All-Ages or Small-Ages #18 (Miraculous: Tales of Lady Bug and Cat Noir #1 by Thomas Astruc, Nicole D'Andria, Fred Lenoir and Cheryl Black)

See all of the past entries of All-Ages or Small-Ages here.

There are a wide array of all-ages comics out there from the classic Archie comics, through the  Sonic the Hedgehog and Disney, all the way to the original properties such as Lumberjanes. You might look at one of these books and think that, as an adult, it doesn’t have much to offer you. As someone who has discovered a deep fondness for titles such as this, I’ve been surprised by how rich and complex the stories can be. All-Ages or Small-Ages? is a feature that takes a look at the books that fall under this banner and attempts to analyse whether or not their assigned label is apt; is it a book that you can read along with your children?

Action Lab have created some amazing all-ages books in the past, such as Princeless as reviewed in a previous entry in this series, so when it became clear that they were still pushing for that diversity in their publishing line, it was obvious that some further exploration was needed. Miraculous: Tales of Lady Bug and Cat Noir is a superhero story, based on a French cartoon, told from the perspective of a young woman with the superhero alias Lady Bug. With an unrequited crush on a local boy, who she unknowingly teams up with in his alter ego, Cat Noir, there’s soap opera and superheroics abound that leads to some very promising situations.

If you’re someone who cannot stand any melodrama peppered alongside watching your heroes fight against their villains, then this might not be the book for you. However, there's a complexity to it that makes me think that you should give this series another chance. The way that the “will-they-won’t-they-but-of-course-they-will” dynamic plays out is so adeptly handled that it’s difficult to view it as anything but endearing. So often, characters that have been narratively predetermined to end up together will have near-misses, but these are protagonists that, while under the cover of their superhero identities, enthusiastically flirt back and forth. It’s diametrically opposed to their civilian personas in a way that only serves to make both far more entertaining.

Even though these are clearly youthful characters, there’s an aura of age and experience to them that stops you from feeling as though you’re butting in on a comic aimed at a much lower age audience. A particular example is the main character’s best friend, Aliya, who acts with a degree of maturity and forethought that I honestly wasn’t expecting from the art style. Aliya handles her little ward in a dire situation with a grace that gives her a credibility as a three-dimensional character that has a knock-on effect to the rest of the story.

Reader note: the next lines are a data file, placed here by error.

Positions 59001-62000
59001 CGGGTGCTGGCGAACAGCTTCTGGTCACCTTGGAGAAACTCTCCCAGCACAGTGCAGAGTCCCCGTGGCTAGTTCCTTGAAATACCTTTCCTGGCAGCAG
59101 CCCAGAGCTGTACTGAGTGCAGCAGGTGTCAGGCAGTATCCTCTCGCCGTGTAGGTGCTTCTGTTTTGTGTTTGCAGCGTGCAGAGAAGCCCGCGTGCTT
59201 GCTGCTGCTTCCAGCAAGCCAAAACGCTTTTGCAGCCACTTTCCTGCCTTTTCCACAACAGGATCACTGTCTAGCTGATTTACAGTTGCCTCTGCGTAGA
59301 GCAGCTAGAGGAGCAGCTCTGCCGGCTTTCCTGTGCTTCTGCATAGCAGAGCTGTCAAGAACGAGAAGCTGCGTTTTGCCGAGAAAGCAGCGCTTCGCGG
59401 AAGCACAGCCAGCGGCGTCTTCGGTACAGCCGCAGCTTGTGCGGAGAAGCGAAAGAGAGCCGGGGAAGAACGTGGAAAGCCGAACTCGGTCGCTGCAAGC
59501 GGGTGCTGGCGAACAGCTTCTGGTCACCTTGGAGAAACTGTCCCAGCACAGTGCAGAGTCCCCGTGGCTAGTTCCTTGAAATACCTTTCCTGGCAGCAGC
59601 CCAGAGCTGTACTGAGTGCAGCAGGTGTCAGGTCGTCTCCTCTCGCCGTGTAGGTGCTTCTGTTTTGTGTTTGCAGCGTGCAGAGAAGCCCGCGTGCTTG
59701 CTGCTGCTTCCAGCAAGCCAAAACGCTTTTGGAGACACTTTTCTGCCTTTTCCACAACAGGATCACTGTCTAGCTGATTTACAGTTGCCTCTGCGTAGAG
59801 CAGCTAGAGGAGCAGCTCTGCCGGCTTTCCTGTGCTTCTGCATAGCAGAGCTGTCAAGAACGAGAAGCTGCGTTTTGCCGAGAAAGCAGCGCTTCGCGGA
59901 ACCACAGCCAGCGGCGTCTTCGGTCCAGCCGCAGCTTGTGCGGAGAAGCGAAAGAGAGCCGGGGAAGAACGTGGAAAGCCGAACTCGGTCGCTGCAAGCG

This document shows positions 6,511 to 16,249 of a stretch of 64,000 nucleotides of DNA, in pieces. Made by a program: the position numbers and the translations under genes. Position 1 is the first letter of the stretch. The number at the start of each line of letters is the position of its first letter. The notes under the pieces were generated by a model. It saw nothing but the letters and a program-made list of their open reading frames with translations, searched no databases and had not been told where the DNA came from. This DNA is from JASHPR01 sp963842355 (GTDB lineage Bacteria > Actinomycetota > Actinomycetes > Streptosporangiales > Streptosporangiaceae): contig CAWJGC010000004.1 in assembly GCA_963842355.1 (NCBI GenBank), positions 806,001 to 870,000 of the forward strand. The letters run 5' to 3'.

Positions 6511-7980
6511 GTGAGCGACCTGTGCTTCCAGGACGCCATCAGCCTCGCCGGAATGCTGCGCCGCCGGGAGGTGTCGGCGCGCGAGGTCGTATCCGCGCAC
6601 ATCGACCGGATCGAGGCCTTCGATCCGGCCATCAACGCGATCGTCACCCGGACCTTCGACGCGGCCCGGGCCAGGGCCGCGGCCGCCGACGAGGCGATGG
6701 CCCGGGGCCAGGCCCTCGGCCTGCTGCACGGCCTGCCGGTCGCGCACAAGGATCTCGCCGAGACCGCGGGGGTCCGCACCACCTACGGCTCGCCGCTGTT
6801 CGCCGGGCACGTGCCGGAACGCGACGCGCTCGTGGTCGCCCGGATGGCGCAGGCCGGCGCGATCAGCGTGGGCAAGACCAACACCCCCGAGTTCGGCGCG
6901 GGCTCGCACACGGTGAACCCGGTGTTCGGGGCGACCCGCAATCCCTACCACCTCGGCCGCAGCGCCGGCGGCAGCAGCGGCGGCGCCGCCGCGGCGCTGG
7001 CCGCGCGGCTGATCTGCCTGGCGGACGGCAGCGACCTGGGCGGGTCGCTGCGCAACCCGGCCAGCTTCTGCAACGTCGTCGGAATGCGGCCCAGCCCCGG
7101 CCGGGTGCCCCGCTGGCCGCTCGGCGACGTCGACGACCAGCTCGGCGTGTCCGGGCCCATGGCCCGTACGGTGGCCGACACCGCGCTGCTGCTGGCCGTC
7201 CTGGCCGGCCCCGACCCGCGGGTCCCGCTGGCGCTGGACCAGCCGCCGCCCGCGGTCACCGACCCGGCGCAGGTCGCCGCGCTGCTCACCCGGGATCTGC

The art style invokes a style of television program that you’ve probably seen advertised that airs on Disney Junior. Although there is a period of adjustment, honestly only because you expect a certain shallow style of storytelling, it has an undeniable energy to it that makes each page feel like a dynamic entity in and of itself. While there are definitely exceptions, there’s a inter-panel connectivity that allows you to fly through the story, creating the illusion of flickering pictures in front of you; at the end of the day, isn’t that what all comic art aspires to do?

The design of this book, from the costumes down to the gadgets, is iconic from the very beginning. Both the protagonist and deuteragonist demonstrate such a wide array of gadgets, albeit to varying effect, that it gives me faith that this world still has tonnes of unrealised potential. There are moments where it’s unclear whether or not the item that they’re using is meant to be ambiguous or there’s some preceding material that I’ve missed, but I’ve already got enough good faith that everything will eventually make sense.

In terms of the structure of the narrative itself, it already has a strong procedural “Villain of the Week” vibe that might be a turn off for some people. However, with the teases of an overarching plotline building in the background already, there’s a real sense that these creators have a clear and defined plan for how the entirety of this series is going to unfold. With extra-length (68 pages) issues, it all comes together to create a product that unquestionably feels substantial; unlike some properties, Action Lab are definitely delivering spades of both quantity and quality.

I'll admit that I felt, for the first few pages of this book, that it was going to both read and feel like a children’s cartoon in the purest sense of the description. Luckily, when the main plot started to kick in and all of the characters started expressing themselves, I found myself absolutely falling in love with all of it. There’s a contagious enthusiasm and sense of brightness to everything that, even though you know that everything is going to be alright in the end, it feels both fresh and exciting. Don’t let the animation trip you up; this is a book for everyone.

Let me know if there's a comic that you think I should be checking out. I'm always on the look-out for some more hidden All-Ages gold. Contact me at or head over to check out the podcast that I co-host You Know What I Like...? on SoundCloud.